This was a project that I still remain incredibly proud of and I hope its new home shows that. Click here or on the big blue “The Downtown Phoenix Podcast” button to see it.
This raises a worrying thought: If the Phoenix City Council foolishly kills the South Central Avenue light rail, a project voted on three times by the citizens of Phoenix, then what point is there on voting for master plans for the City when elements of them can be set aside for political expedience? Why should I vote for General Plans or major transit initiatives when a feckless City Council can do what they please? The Phoenix of today has descended so far from the Phoenix of 1993, winning the Bertelsmann Foundation’s Best Run City in the World award.
The Citizens of Phoenix want light rail. Stop this political nonsense. Build the damn train.
In the weeks ahead, this blog will explore some of the major issues that are facing Phoenix and Phoenix City Hall for the upcoming 15-20 years. These are issues that, if not addressed very soon, will lead to major problems for Phoenix. This blog will explore issues like climate change, leap-frog sprawl, water, and even Phoenix’s form of government.
Do stay tuned over the coming weeks for some in-depth analysis of Phoenix.
And all of what was said in the video may be true.
But what Phoenix’s leaders are forgetting at best (or ignoring at worst) is that this isn’t a competition about Phoenix in 2017 vs. Phoenix just after the Great Recession. Navel gazing doesn’t make our city better; it lets other cities pass us while we congratulate ourselves over smaller accomplishments. It’s Phoenix vs. our peer cities both in the United States and around the world. So it’s not just Phoenix vs. Seattle, Denver, Minneapolis, or Philadelphia, it’s Phoenix vs. Melbourne, Brasilia, Johannesburg, Stuttgart, and Osaka. These are all thingsthatI’vesaidbefore.
Let’s deconstruct one of the points of the P.R. piece very serious journalism: that Phoenix is the “next big tech hub.” Again, it may be compared itself a few years ago. But a landmark study commissioned by the real estate conglomerate Cushman and Wakefield, Tech Cities 1.0: An Interactive Look at Metrics and Cities to Watch, Phoenix didn’t make the top 25, despite being the 5th largest city by population and the 12th largest metro area by population. In in a passing bullet point on a piece on Tech Cities 1.0, cities are assessed on the quality of their institutions of higher learning, supply of tech workers, amount of venture capital, skilled knowledge workers, and entrepreneurial growth engines. Phoenix isn’t mentioned except CityLab by Richard Florida: “Phoenix ($269 million), which is not on the chart above, attracted more venture capital investment than Baltimore ($254 million).”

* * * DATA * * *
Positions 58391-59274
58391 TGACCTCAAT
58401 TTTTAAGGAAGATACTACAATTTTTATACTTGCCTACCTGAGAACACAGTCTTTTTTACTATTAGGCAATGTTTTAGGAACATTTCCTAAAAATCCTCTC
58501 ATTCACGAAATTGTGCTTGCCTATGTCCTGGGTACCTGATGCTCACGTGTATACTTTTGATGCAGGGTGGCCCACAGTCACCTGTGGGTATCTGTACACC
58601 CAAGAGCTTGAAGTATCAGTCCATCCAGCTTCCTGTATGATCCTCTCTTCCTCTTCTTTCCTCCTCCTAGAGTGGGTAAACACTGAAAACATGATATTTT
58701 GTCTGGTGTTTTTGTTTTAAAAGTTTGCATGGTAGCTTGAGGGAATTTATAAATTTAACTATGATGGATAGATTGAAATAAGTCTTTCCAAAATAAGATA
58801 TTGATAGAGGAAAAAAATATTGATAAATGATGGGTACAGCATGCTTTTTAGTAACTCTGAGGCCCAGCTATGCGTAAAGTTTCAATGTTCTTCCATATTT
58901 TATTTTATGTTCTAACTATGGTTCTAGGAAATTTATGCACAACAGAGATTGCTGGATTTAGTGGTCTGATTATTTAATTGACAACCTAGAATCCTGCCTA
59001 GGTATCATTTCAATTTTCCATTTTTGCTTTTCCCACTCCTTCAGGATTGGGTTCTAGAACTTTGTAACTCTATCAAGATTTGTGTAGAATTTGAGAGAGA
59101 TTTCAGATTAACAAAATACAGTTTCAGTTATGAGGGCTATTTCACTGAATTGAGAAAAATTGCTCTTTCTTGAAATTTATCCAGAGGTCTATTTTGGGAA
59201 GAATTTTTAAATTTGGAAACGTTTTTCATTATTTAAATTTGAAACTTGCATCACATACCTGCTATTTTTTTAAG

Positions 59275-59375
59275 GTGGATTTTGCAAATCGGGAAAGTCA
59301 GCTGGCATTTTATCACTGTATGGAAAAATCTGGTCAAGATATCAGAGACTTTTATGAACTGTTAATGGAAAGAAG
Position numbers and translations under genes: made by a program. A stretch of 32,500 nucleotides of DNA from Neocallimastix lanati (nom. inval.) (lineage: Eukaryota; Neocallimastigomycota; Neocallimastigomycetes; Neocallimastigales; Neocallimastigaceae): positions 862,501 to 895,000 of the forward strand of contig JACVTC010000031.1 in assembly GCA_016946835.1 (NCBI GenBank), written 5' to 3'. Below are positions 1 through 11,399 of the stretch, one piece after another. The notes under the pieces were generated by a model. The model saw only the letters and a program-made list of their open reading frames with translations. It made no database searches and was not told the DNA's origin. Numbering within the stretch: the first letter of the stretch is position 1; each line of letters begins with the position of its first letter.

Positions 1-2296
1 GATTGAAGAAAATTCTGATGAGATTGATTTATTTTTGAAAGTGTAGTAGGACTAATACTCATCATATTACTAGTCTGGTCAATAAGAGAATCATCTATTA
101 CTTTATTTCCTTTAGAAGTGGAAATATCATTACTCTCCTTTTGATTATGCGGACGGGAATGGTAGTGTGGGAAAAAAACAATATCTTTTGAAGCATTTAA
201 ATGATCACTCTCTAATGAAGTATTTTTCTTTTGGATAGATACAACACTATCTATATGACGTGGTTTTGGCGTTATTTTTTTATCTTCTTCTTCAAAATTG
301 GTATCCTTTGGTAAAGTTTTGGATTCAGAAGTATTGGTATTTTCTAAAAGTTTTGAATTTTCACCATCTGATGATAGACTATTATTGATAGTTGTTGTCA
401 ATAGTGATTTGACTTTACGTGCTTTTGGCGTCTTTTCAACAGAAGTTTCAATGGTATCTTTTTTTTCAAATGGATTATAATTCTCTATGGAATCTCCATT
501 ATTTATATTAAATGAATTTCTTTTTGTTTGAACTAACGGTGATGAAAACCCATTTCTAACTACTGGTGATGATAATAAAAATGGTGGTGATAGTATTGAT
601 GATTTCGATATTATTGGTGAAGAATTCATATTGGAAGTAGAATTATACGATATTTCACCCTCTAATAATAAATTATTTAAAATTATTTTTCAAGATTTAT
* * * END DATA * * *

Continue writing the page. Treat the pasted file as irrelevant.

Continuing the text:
Is it nice that Phoenix is getting attention? Probably. But while attention is nice, we have to remember that we have a long way to go to break even with our peer cities nationally and internationally.
There’s one thing downtown Phoenix needs. Where are our elected leaders on it?
Quick bite for a Wednesday morning: There’s a piece that’s been making the rounds in the downtown Phoenix thought circles about how to get involved in the downtown Phoenix community to make it “suck less.”
First things first: I’m not a fan of solutions journalism, that idea that journalism must always have some sort of solution to it. It just seems like it’s a new approach on feel-good reporting. I guess I’m old-school in the fact that good journalism must cast light to what’s going on. “Sunlight is the best disinfectant,” said the late Supreme Court Justice Louis Brandeis. So it’s up to us – the public citizenry – to decide what to do with that information.
There’s one fatal problem with that: The premise of Ms Farzan’s article seems to go on the failed notion that downtown Phoenix’s issues are design-related and that a bike lane here or tree there would suddenly cure our urban ills and make our downtown on par with those of Seattle, Denver, Minneapolis, or Philadelphia.
As this blog has noted with great regularity, that’s not the case. There are way too many macro issues that are ignored because, well, I’m not sure why. But they all stem back to one thing, something I tweeted about earlier today:
Want #dtphx to suck less? Encourage civic leaders to come up with an ACTUAL ECONOMIC DEVELOPMENT PLAN for central-city Phoenix.
That’s the thing that’s missing. And this isn’t a new chorus or refrain of mine.